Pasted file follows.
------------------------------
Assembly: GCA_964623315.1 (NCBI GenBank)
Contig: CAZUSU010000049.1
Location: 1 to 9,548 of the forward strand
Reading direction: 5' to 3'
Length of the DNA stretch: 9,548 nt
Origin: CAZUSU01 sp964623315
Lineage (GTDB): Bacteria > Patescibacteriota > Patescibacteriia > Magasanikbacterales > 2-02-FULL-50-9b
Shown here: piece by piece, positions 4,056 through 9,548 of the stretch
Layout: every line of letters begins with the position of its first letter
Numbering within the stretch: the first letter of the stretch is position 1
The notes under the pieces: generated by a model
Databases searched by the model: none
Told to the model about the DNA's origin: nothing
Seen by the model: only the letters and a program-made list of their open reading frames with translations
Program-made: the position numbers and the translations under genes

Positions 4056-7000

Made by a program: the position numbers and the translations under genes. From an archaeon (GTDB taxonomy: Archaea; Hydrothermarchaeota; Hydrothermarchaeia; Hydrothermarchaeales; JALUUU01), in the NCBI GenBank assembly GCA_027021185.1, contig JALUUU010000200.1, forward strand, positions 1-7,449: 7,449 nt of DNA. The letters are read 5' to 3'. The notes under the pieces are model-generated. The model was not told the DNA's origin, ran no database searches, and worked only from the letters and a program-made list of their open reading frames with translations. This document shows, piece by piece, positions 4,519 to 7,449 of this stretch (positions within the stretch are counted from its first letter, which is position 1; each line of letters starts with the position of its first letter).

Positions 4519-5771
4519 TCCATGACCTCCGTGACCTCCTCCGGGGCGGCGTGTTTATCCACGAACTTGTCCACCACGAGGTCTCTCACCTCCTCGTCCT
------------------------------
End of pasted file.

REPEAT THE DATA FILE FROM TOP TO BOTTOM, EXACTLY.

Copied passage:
Assembly: GCA_964623315.1 (NCBI GenBank)
Contig: CAZUSU010000049.1
Location: 1 to 9,548 of the forward strand
Reading direction: 5' to 3'
Length of the DNA stretch: 9,548 nt
Origin: CAZUSU01 sp964623315
Lineage (GTDB): Bacteria > Patescibacteriota > Patescibacteriia > Magasanikbacterales > 2-02-FULL-50-9b
Shown here: piece by piece, positions 4,056 through 9,548 of the stretch
Layout: every line of letters begins with the position of its first letter
Numbering within the stretch: the first letter of the stretch is position 1
The notes under the pieces: generated by a model
Databases searched by the model: none
Told to the model about the DNA's origin: nothing
Seen by the model: only the letters and a program-made list of their open reading frames with translations
Program-made: the position numbers and the translations under genes

Positions 4056-7000

Made by a program: the position numbers and the translations under genes. From an archaeon (GTDB taxonomy: Archaea; Hydrothermarchaeota; Hydrothermarchaeia; Hydrothermarchaeales; JALUUU01), in the NCBI GenBank assembly GCA_027021185.1, contig JALUUU010000200.1, forward strand, positions 1-7,449: 7,449 nt of DNA. The letters are read 5' to 3'. The notes under the pieces are model-generated. The model was not told the DNA's origin, ran no database searches, and worked only from the letters and a program-made list of their open reading frames with translations. This document shows, piece by piece, positions 4,519 to 7,449 of this stretch (positions within the stretch are counted from its first letter, which is position 1; each line of letters starts with the position of its first letter).

Positions 4519-5771
4519 TCCATGACCTCCGTGACCTCCTCCGGGGCGGCGTGTTTATCCACGAACTTGTCCACCACGAGGTCTCTCACCTCCTCGTCCT